Tracking Down the Culprits in Premature Labour | Action Medical Research

Tracking Down the Culprits in Premature Labour

26 September 2005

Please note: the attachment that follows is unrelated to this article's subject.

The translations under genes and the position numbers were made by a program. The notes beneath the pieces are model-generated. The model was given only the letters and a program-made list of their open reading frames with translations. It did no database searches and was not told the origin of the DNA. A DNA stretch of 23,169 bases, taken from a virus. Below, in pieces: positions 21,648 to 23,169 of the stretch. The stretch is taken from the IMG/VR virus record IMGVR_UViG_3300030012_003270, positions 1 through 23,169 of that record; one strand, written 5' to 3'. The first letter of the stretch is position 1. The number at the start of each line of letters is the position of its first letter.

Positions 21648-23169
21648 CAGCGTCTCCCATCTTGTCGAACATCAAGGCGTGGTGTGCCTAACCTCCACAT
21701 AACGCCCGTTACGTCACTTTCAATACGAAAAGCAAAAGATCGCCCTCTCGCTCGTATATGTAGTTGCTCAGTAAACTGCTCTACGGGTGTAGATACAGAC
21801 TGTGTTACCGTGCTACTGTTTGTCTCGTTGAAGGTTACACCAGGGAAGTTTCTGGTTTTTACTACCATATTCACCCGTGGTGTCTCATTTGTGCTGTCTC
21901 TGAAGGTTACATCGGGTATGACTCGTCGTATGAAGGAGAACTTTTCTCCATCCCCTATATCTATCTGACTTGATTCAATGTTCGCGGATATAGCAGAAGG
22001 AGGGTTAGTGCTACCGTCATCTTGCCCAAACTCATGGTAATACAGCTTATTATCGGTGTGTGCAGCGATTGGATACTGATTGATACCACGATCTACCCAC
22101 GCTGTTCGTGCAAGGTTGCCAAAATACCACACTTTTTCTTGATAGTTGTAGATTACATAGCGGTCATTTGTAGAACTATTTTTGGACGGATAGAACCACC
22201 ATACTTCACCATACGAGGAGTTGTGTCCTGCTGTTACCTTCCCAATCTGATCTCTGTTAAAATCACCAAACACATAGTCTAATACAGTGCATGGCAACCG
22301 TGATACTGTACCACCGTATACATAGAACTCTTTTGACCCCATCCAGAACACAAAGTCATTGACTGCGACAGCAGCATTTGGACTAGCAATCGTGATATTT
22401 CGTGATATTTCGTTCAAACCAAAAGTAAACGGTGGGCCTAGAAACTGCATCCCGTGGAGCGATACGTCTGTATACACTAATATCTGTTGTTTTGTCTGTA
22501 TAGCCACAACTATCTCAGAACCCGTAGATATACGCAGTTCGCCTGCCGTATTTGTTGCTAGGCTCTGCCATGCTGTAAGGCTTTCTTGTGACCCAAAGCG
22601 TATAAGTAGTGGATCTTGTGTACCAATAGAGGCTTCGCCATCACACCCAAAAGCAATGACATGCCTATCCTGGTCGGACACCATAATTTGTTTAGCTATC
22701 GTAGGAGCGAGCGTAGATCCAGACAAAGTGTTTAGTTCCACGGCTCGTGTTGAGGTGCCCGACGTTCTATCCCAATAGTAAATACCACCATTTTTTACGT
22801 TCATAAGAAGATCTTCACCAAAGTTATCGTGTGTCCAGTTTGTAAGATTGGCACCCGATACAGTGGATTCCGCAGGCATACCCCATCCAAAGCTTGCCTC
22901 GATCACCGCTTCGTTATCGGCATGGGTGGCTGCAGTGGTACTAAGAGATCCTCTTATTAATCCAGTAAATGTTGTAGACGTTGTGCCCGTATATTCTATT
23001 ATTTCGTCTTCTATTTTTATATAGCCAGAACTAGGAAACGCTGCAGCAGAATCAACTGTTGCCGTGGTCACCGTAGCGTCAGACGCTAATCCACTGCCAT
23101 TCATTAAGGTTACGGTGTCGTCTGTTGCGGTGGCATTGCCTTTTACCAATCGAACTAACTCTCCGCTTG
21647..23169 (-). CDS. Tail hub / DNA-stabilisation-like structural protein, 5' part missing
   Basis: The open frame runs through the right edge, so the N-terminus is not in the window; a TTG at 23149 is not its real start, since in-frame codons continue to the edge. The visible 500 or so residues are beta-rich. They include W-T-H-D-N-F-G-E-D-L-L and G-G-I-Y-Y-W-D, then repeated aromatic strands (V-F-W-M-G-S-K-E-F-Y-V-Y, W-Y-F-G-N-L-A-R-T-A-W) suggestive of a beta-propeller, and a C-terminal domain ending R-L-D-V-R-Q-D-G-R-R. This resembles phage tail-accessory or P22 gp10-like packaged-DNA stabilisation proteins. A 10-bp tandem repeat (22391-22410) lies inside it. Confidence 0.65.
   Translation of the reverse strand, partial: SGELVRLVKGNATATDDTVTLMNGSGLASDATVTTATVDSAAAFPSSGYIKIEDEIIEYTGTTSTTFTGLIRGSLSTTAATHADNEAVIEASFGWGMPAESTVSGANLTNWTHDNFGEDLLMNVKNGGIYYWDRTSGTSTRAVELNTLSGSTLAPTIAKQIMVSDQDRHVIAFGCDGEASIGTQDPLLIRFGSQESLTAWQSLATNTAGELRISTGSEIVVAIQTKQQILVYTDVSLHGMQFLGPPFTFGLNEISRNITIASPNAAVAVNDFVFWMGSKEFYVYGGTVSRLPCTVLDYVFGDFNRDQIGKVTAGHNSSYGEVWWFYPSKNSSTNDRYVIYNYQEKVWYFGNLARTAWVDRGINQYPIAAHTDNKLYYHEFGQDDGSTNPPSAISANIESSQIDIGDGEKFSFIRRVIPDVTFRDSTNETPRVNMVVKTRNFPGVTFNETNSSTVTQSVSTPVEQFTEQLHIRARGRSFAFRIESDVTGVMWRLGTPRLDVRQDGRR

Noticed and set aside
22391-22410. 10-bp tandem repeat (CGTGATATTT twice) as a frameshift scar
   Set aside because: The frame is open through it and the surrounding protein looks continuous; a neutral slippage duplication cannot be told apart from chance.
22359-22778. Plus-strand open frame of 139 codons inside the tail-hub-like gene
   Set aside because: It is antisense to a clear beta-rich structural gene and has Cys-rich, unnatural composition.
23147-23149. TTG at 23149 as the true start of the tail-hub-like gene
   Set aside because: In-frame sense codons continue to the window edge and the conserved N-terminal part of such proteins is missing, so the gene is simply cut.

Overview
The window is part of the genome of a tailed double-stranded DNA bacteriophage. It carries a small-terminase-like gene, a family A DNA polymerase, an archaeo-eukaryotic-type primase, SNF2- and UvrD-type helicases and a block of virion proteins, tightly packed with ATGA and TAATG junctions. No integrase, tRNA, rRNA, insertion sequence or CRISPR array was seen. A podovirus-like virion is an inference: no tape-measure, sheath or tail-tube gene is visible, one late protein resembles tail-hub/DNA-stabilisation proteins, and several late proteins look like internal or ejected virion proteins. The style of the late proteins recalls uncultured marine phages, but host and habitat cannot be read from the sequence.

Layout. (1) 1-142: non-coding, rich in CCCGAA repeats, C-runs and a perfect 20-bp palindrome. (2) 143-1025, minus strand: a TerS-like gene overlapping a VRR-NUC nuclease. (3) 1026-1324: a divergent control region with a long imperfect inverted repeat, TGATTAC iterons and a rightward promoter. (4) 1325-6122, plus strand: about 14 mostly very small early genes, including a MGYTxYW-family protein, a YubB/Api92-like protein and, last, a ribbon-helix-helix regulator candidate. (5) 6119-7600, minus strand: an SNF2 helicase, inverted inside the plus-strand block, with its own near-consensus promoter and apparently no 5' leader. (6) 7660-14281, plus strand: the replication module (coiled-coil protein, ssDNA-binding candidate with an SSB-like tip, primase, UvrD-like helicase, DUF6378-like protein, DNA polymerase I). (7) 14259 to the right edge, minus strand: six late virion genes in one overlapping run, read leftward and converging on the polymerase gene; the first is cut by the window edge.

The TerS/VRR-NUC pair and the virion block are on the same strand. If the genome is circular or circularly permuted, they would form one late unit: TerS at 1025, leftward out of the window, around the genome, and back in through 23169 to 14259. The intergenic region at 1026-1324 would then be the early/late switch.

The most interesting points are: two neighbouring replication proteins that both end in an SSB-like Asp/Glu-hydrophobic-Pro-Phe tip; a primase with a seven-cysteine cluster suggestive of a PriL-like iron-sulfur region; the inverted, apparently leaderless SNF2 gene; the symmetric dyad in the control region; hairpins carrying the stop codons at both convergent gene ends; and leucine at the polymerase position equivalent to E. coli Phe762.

An Action Medical Research team at Imperial College, London thinks they may have tracked down one of the reasons why about 8,000 babies are born prematurely every year in the UK. The culprit believed to be a bacterium, and if the team can prove it is a common cause of pre-term labour, then doctors can start to consider the use of treatments specifically to prevent its growth, potentially benefiting thousands of mothers and their newborn babies every year. Their new two-year study continues on from a previous Action Medical Research funded project, in which modern molecular biology techniques were used to visualize and identify bacteria in the foetal membranes. Dr Sullivan from the Imperial College team said, ”Bacteria are quite commonly found within the womb; sometimes they are harmful and sometimes not. We’re not clear on how they develop, but we have isolated one particular bacterium – Fusobacterium nucleatum – which appears to be a troublemaker. “We’re studying the effects of this bacterium on fetal membranes, which are donated with the full consent of parents following birth, and this allows us to create a model of what may happen in pregnancy and pre-term labour.” Andrew Proctor of Action Medical Research said, “This groundbreaking study is interesting because it seeks to isolate one of the causes of premature birth, so that it can be treated and ultimately the baby can be carried to full term. “This is one of our Touching Tiny Lives projects, which are urgently looking to find answers to premature birth and pregnancy complications. “Ten percent of babies need some kind of special care when they are born – we think this is too many and that babies are dying unnecessarily because too little money is invested in projects like this. “More research is needed to ensure that all babies, especially babies born prematurely, grow up healthy. “Our Touching Tiny Lives Campaign is looking to raise £3m to fund vital projects whilst highlighting the urgent need for more research.” ## ENDS
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